Washington Post Veteran Assumes ASNE Leadership
Washington Post veteran is third African American to lead editors' organization.
Coleman Champions Editors' "New Attitude"
April 14, 2010
Washington Post Veteran Assumes ASNE Leadership
With nods to Abraham Lincoln, Robert C. Maynard and others, Milton R. Coleman, senior editor at the Washington Post, pledged that "we've got a new attitude, and a new game" Wednesday as he became president of the American Society of News Editors, ASNE has assumed, Coleman said, "our rightful place as multi-platform news leaders."
Coleman becomes the third African American to lead the organization, following William A. Hilliard of the Oregonian in Portland (1993-94) and Karla Garrett Harshaw of the Springfield (Ohio) News-Sun and Cox Community Newspapers (2004-05). ASNE was founded in 1922, and was formerly known as the American Society of Newspaper Editors.
It is an organization whose members are searching for a viable business model in the age of new media, and whose signature diversity effort - setting a goal that newsroom staffs equal the percentage of people of color in the population by 2025, seems more unattainable than ever as newsrooms recover from a loss of 13.500 journalists since 2007.
The ability of ASNE to steer members past the adversity has not always been clear.
Asked how the leadership of ASNE affects the average journalist, Carlos Sanchez, editor of the Waco (Texas) Tribune-Herald, told Journal-isms, "in this day and age . . . it would make little difference, and that will be Milton's challenge."
Sanchez said the diversity "call to parity" from ASNE in the 1980s made "a profound difference to me as a young journalist," and that Coleman needs to "issue some sort of edict or pursue some kind of goal or call to parity" that would be comparable. The media is under constant attack," Sanchez added. "We as media don't push back because we have so many different components."
However, others said ASNE clearly affects everyday newsroom workers through the information it provides to newsroom leaders, in forging alliances with other journalists and industry groups, and by using its bully pulpit on such issues as press freedoms, ethics, accountability and other traditional journalism values.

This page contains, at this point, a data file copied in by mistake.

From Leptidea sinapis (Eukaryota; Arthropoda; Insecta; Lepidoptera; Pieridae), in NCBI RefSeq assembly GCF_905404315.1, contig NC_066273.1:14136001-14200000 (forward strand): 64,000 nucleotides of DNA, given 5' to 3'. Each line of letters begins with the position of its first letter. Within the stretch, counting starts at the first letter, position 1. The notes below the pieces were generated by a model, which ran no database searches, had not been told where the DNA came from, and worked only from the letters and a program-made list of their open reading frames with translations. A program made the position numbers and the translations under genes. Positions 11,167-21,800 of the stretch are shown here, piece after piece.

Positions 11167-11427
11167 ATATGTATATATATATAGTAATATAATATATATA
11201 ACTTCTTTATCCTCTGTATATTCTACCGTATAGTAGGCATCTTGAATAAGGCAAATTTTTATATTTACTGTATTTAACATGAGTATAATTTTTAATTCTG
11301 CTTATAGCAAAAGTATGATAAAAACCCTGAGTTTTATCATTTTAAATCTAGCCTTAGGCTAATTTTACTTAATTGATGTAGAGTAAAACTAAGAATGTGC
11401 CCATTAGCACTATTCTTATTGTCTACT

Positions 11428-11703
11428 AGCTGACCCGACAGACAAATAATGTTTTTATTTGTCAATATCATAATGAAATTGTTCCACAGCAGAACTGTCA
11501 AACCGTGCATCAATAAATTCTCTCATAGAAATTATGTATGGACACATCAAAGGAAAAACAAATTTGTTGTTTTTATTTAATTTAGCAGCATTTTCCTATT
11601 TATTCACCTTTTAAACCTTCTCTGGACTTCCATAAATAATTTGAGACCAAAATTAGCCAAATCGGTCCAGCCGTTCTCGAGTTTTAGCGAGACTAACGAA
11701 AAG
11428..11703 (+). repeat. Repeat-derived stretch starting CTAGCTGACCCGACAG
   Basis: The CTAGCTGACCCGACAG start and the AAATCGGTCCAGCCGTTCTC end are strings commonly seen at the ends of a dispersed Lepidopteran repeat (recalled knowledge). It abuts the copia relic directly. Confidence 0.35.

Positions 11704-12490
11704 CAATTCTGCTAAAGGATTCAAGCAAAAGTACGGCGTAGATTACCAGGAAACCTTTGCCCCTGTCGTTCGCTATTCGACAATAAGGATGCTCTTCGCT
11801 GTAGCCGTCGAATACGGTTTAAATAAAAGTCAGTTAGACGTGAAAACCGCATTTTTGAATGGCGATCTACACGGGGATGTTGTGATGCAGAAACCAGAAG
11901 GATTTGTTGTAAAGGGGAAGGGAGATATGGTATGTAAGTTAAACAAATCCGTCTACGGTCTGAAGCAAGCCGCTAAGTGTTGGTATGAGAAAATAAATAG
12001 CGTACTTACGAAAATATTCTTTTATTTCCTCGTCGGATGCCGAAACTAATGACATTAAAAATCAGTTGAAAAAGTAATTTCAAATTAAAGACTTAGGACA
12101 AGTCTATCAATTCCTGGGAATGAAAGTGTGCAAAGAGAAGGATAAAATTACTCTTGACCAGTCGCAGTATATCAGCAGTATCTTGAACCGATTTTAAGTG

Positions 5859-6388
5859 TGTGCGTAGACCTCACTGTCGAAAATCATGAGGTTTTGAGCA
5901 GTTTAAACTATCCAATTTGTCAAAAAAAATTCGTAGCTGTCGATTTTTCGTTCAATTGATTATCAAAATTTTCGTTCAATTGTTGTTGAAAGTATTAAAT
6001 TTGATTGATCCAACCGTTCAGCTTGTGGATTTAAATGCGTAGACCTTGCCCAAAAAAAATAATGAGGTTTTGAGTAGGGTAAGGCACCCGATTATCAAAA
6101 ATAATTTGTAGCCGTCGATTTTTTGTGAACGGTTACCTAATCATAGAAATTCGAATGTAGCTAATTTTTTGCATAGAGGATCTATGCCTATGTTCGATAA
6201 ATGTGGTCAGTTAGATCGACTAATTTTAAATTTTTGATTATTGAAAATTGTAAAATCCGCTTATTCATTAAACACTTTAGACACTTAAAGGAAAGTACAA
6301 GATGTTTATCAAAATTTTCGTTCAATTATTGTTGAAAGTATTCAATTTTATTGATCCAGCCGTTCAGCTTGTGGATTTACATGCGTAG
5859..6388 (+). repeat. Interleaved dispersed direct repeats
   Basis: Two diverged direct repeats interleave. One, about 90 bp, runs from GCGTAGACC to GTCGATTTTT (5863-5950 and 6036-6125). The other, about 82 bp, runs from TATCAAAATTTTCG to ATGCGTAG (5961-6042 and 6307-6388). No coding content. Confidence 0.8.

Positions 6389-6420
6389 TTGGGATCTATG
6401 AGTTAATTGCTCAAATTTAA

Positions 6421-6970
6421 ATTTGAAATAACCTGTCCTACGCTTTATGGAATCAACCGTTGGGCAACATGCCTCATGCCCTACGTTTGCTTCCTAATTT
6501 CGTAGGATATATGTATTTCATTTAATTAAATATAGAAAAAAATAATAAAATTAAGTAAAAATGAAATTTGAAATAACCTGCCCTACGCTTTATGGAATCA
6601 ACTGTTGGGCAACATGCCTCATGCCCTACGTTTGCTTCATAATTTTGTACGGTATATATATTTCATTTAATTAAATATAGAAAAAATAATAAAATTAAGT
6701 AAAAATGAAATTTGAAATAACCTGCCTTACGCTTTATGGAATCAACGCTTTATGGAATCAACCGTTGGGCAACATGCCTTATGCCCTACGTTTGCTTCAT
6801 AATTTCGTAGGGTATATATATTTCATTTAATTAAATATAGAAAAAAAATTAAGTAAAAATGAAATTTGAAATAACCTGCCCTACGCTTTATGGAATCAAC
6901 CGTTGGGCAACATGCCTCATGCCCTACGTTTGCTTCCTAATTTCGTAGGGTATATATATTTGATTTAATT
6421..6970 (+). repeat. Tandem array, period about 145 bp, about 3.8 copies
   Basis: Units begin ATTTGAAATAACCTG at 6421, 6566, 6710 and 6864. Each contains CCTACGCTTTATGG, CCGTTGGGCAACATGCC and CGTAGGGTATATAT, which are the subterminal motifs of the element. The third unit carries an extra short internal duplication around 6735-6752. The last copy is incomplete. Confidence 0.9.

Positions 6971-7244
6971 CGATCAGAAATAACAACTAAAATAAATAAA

Coleman, 63, has learned Spanish and interacts with Latin American news executives through the Inter-American Press Association, of which he is an officer. Next year's ASNE convention is to be held in San Diego in conjunction with the IAPA. Coleman is expected to bring ASNE members closer to their hemispheric colleagues.
That's significant, said Gilbert Bailon, editorial page editor of the St. Louis Post-Dispatch and 2007-2008 president of ASNE. Speaking of the continuing danger faced by Mexican journalists, Bailon told Journal-isms that, "Not enough journalists realize the importance in our own country."
Many hope that Coleman will act on backsliding diversity efforts. "To have a person like Milton, we will have a national face for the imperative of putting this at the forefront again," Ronnie Agnew, executive editor of the Jackson (Miss.) Clarion-Ledger, said. Agnew volunteered to be ASNE's new diversity chair, and Coleman said he quickly agreed.
Coleman acknowledged Maynard in his debut speech as ASNE president, a speech in which he noted that ASNE held its first convention "four score and seven years ago" at Washington's Willard Hotel, across the street from where he spoke to the ASNE audience.
He called Maynard "a pioneer, a door opener, a builder and a personal mentor, who inspired and launched an entire generation of journalists of color, telling and showing us how to get into the business, how to succeed and how to rise to the top, and one who pressed this organization to be a drum major for diversity in our industry." He thanked Dori J. Maynard, Bob Maynard's daughter and president of the Maynard Institute, for being present.